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In 1968 a decision was made to combine the RAF Commands that had become famous in World War Two. Thus Fighter,Bomber, Coastal, Air Support and Signals Commands were combined into the single Strike Command. This amalgamation was to see service throughout the remaining years of the Cold War and action in the Falklands and the Middle East in Operations Desert Shield, Desert Storm and Granby.
This book looks at the origins of the World War Two Commands and their outline histories until 1968. The organisational change caused re-equipment, base changes and increasing economic constraints – an all-too familiar story. The Royal Navy was now responsible for the UK’s nuclear deterrent in the form of their Polaris submarines, so the RAF’s V-Bomber Force were now relegated to tanker operations, with the exception of the lone Vulcan that was sent to the Falklands conflict.
The Commands fleet of fast jets became more adaptable, with single types able to assume the roles of fighter, bomber,reconnaissance and maritime attack. The aircraft also become multi-national in their design and manufacture as Britain’s post-war lead in aircraft design had been frittered away by years of thoughtless government and our aircraft manufacturing devolved into a single company. Apart from the brilliant Harrier which the US continues to develop and build, other aircraft flown by the Command were from European syndicates, the Tornado and Jaguar being examples. The US supplied the transports in the form of the faithful Hercules and Europe most of the helicopter fleet.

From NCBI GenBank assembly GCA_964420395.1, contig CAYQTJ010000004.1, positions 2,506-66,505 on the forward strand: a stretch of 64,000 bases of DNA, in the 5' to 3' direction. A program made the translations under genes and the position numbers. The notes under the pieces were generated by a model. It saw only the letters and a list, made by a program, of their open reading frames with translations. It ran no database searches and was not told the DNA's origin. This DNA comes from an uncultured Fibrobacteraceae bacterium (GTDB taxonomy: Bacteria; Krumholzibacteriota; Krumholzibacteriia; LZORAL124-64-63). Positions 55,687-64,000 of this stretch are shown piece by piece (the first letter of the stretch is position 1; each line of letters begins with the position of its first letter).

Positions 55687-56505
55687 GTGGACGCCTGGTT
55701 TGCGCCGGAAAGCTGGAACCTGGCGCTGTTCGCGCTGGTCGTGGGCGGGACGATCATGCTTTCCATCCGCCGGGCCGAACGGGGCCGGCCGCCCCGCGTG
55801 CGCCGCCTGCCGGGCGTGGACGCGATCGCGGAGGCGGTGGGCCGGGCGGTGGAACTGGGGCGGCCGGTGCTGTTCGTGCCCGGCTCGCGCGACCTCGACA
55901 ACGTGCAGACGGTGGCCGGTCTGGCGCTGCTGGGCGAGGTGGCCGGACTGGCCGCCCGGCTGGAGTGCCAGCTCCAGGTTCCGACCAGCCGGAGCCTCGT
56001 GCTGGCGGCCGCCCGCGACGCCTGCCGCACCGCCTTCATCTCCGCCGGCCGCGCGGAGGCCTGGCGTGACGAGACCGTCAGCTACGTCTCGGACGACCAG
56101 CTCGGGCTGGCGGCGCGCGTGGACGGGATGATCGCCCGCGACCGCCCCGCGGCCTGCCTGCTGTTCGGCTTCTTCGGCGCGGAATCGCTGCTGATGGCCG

This book looks at the operations that took place during Strike Commands existence, the aircraft they flew and the men who flew them. It is a tribute to the fast-dwindling strike power of the Royal Air Force.
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